Tsuda, Mamoru “Human Rights Problems of Foreigners in Japan’s Criminal Justice System.” Migration World Magazine, 25 (1997), 1–2, 22–25.

  18. 18.

    Watanabe, Osamu and Nagao, Hiromi, eds. Gaikokujin to keiji tetsuzuki [Foreigners and Criminal Proceedings]. (Tokyo: Seibundō Press, 1998).

  19. 19.

    Countries covered were the United States (2000), Germany, France, and Sweden (2001), Australia (2002), the United Kingdom and Spain (2003), Taiwan, Singapore, and Hong Kong (2004) and Switzerland and the Netherlands (2005).

  20. 20.

    Mizuno, Makiko. “Community Interpreting in Japan: Present State and Challenges.” In Translation and Translation Studies in the Japanese Context edited by Sato-Rossberg, Nana and Wakabayashi, Judy, 202–221. (London: Continuum, 2012); 214.

  21. 21.

    Mizuno, Makiko. “Future Prospects of the European Legal Interpreting System.” Interpretation Studies, 4 (2004), 139–156; Nishimatsu, Suzumi. “The Court Interpreters in Japan and in the United States of America.” Interpretation Studies, 7 (2007), 189–204; Tsuda, Mamoru. “A Study of the Public Certification System for Interpreters and Translators in Sweden.” Interpretation Studies, 7 (2007), 167–188.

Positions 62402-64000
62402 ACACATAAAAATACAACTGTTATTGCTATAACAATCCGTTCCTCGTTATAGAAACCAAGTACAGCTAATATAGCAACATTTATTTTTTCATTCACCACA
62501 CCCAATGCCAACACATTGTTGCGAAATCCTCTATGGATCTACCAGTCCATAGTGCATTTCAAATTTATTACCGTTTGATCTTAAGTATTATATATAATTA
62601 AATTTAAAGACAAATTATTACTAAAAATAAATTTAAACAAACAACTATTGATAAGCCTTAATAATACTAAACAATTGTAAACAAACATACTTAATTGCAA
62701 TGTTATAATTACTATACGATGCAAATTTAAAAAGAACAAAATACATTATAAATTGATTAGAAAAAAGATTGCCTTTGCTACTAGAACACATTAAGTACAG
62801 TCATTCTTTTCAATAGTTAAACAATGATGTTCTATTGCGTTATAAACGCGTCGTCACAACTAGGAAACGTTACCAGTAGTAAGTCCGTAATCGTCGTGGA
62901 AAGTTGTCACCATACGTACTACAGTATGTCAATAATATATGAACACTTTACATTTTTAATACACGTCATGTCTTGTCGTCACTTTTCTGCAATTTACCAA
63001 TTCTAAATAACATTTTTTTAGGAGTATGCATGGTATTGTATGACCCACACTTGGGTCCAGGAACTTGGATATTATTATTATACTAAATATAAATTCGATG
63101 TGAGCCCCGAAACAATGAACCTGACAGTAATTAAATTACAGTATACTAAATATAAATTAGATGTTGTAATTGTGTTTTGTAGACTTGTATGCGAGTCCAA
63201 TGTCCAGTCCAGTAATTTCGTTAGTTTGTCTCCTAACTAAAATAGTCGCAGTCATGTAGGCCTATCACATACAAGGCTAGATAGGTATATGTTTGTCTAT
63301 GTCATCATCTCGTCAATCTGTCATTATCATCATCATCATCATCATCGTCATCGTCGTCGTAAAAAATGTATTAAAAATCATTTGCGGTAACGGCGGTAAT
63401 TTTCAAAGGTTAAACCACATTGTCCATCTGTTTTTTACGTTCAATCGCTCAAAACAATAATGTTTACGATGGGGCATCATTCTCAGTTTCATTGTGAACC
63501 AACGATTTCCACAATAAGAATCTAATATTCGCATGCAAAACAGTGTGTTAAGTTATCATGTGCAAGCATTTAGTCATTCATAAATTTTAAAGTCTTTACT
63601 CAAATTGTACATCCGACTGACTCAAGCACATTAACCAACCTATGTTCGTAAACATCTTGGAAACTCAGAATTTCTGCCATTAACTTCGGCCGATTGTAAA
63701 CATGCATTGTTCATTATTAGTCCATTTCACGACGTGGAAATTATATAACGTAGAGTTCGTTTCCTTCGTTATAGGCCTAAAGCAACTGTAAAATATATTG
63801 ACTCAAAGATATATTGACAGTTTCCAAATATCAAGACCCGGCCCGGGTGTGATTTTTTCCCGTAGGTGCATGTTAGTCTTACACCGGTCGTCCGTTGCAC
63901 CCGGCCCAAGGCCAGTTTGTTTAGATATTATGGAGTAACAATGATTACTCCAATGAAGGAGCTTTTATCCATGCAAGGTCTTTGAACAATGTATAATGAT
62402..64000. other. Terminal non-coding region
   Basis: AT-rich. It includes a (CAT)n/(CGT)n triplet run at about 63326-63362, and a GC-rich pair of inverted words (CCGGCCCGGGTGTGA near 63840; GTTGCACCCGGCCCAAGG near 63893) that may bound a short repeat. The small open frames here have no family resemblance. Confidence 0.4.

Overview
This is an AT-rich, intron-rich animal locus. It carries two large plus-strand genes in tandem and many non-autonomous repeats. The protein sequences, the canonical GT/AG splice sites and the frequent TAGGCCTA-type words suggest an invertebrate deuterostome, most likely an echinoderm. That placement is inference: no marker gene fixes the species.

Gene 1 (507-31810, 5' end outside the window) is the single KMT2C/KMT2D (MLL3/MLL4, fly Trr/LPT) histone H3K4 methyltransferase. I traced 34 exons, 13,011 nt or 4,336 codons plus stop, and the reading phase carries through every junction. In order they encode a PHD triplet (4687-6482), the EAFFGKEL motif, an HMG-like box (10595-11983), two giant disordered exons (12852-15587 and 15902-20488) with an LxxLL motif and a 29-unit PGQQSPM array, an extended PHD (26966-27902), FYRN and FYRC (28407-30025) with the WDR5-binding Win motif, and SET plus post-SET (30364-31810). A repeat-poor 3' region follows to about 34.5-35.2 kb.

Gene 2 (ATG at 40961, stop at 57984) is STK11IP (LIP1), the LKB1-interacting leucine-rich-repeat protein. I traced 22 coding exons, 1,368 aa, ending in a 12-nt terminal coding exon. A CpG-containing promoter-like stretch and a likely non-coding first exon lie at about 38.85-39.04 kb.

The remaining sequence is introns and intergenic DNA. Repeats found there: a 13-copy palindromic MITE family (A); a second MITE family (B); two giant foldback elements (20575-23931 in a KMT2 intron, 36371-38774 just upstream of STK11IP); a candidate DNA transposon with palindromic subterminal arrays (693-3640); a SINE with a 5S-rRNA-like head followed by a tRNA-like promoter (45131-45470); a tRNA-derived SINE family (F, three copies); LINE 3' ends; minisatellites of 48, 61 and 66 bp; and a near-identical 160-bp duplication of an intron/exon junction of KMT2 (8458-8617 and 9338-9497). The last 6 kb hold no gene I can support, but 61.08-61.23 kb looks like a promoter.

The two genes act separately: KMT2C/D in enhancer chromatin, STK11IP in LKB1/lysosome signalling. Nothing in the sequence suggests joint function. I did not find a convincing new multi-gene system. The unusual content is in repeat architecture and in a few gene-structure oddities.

22. 22.

    Courthard, Malcolm and Johnson, Alison, An Introduction to FORENSIC LINGUISTICS: Language in Evidence (London: Routledge, 2007) discusses the language issue of non-native speakers in courts and Gibbons, John. Forensic Linguistics: An Introduction to Language in the Justice System also talks about the issue of the second language speakers in courtroom interaction and the issue of legal interpreting and translation as well. The most noteworthy research centering on linguistic issues of court interpreting are Berk-Seligson, Susan. Bilingual Courtroom. (Chicago: Chicago University Press, 1990) and Hale, Sandra. “The Interpreters’ Treatment of Discourse Markers in Courtroom Questions.” Forensic Linguistics, 6 (1) (1997), 57–88; Idem. The Discourse of Court Interpreting. (Amsterdam: John Benjamins, 2004).

  23. 23.

    Berk-Seligson. Bilingual Courtroom.

  24. 24.

    Hale. The Discourse of Court Interpreting.

  25. 25.

    Lee, Jieun. “Translatability of Speech Style in Court Interpreting.” The International Journal of Speech, Language and the Law, 18 (1), (2011), 1–33.

  26. 26.

    Mizuno, Makiko. “Possibilities and Limitations for Legally Equivalent Interpreting of Written Judgments.” Speech Communication Education, 19 (2006), 113–131.

  27. 27.

    Nakamura, Sachiko. “Legal Discourse Analysis—A Corpus Linguistic Approach.” Interpretation Studies 6 (2006), 197–206.

  28. 28.